The Chief Information Officer, commonly known as the CIO is the job role of the most senior executive in an organization responsible for the information technology and computer systems that support organizational goals. Generally, the CIO reports to the CEO, COO or the CFO. Generally. But how has this job role evolved in Sri Lanka? What are the challenges faced and how can we move forward?
Welcome to the inaugural meeting of the CIO Chapter of CSSL – Evolving role of the CIO, moderated by Rohan Muttiah, CIO of Bank of Ceylon PLC. “What is Strategy?” asks Rohan, as a room full of CIOs listen quietly after a welcome speech by Mahesh Perera, President of CSSL. “Do we use this term too often that it has lost its credibility?” Certainly yes.
The goal of any organization is profit. “And if you’re a not-for-profit organization” Rohan answering a question from the audience says “your profit is not necessarily monetary”. To achieve this goal, every organization has or should have a strategy. “Why then aren’t we aligned to this strategy?” stresses Rohan referring to all CIOs.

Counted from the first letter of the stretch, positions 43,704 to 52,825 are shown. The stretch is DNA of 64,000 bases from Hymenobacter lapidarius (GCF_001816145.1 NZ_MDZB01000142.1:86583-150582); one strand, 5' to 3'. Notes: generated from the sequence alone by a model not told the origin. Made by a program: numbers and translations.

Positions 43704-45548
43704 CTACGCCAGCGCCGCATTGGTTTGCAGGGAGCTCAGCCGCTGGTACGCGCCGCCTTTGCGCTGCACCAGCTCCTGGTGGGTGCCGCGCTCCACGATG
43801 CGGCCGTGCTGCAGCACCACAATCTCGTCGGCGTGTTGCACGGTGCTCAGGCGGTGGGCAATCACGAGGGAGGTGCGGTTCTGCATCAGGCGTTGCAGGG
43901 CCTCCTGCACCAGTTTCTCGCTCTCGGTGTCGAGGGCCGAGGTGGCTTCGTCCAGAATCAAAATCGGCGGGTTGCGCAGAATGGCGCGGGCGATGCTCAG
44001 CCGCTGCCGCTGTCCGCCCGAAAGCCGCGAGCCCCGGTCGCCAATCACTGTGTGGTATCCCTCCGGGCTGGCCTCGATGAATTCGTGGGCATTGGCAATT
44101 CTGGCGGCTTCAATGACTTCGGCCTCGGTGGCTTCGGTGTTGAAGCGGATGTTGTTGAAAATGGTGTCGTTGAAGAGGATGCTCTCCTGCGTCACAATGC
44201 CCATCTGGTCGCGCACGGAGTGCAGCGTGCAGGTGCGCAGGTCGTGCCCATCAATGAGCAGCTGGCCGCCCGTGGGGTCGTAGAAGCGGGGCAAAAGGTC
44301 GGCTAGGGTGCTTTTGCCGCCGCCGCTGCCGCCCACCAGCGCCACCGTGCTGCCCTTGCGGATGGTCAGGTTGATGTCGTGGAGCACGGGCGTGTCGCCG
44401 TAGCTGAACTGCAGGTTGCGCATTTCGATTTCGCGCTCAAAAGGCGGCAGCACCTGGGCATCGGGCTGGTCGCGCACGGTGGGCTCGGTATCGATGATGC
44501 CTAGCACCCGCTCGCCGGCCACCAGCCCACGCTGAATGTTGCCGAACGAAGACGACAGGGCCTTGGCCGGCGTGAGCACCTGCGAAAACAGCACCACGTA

“We need to look at the bigger picture. CIOs have a larger responsibility than just repairing computers. We need to become like CFOs who report directly to CEOs, for that we need to talk the language that CEOs speak.” explains Rohan, giving an example of how to find ways to reduce cost and show more efficiency to CEOs. “We should also be open to ideas and receptive to changes” he warns, “If we continue to safeguard our domain, someone else will come by and win the heart of the CEO by having superior knowledge.” These are the steps forward to being recognized as a prominent role in achieving the organizational strategies.
“The fundamental problem, is jargon,” says Rohith from the audience. “CIOs talk a lot in technical terms and most of the CEOs have no clue what CIOs are talking about. Living in a culture where bosses are supposed to know EVERYTHING, CEOs tend not to ask questions and as a result no decisions are taken forward. This is why CIOs are eventually sidelined and CFOs for instance gain prominence” explains Rohith.
This reminds me of a typical patient-physician scenario. I’m sure I haven’t done any medical degree or anything similar. But the physician identifies that very well and explains what needs to be done in laymen terms. Are we both working for the same goal? Indeed yes. Who’s in-charge of what needs to be done? Indeed the patient. This explains that I’m the CEO and my physician is the CIO. Seeking help can be routine for CEOs, but convincing the CEO to take a decision is in the CIO. This is what is expected in CIO 2.0 – taking charge as a large wheel behind the clock than just a hand that rotates in front.